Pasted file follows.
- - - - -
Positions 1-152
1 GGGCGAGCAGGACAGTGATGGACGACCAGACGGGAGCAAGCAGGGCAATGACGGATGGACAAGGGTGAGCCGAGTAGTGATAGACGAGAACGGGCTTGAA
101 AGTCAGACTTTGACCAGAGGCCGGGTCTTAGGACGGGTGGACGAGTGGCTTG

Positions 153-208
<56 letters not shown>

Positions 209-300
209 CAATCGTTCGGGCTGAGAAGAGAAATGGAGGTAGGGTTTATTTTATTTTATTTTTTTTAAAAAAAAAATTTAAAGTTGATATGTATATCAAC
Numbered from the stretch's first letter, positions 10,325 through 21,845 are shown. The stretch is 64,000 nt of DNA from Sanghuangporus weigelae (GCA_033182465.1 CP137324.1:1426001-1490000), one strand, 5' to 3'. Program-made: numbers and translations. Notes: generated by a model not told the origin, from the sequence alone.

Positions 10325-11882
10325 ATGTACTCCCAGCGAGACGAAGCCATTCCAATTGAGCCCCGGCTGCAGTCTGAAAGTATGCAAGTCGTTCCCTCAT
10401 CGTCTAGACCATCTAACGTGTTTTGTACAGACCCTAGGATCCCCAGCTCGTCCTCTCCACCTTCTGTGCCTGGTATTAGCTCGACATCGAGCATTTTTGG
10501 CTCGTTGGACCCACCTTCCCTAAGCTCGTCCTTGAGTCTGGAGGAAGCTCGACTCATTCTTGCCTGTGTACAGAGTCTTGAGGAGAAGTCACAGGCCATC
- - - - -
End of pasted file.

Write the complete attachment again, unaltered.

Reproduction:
Positions 1-152
1 GGGCGAGCAGGACAGTGATGGACGACCAGACGGGAGCAAGCAGGGCAATGACGGATGGACAAGGGTGAGCCGAGTAGTGATAGACGAGAACGGGCTTGAA
101 AGTCAGACTTTGACCAGAGGCCGGGTCTTAGGACGGGTGGACGAGTGGCTTG

Positions 153-208
<56 letters not shown>

Positions 209-300
209 CAATCGTTCGGGCTGAGAAGAGAAATGGAGGTAGGGTTTATTTTATTTTATTTTTTTTAAAAAAAAAATTTAAAGTTGATATGTATATCAAC
Numbered from the stretch's first letter, positions 10,325 through 21,845 are shown. The stretch is 64,000 nt of DNA from Sanghuangporus weigelae (GCA_033182465.1 CP137324.1:1426001-1490000), one strand, 5' to 3'. Program-made: numbers and translations. Notes: generated by a model not told the origin, from the sequence alone.

Positions 10325-11882
10325 ATGTACTCCCAGCGAGACGAAGCCATTCCAATTGAGCCCCGGCTGCAGTCTGAAAGTATGCAAGTCGTTCCCTCAT
10401 CGTCTAGACCATCTAACGTGTTTTGTACAGACCCTAGGATCCCCAGCTCGTCCTCTCCACCTTCTGTGCCTGGTATTAGCTCGACATCGAGCATTTTTGG
10501 CTCGTTGGACCCACCTTCCCTAAGCTCGTCCTTGAGTCTGGAGGAAGCTCGACTCATTCTTGCCTGTGTACAGAGTCTTGAGGAGAAGTCACAGGCCATC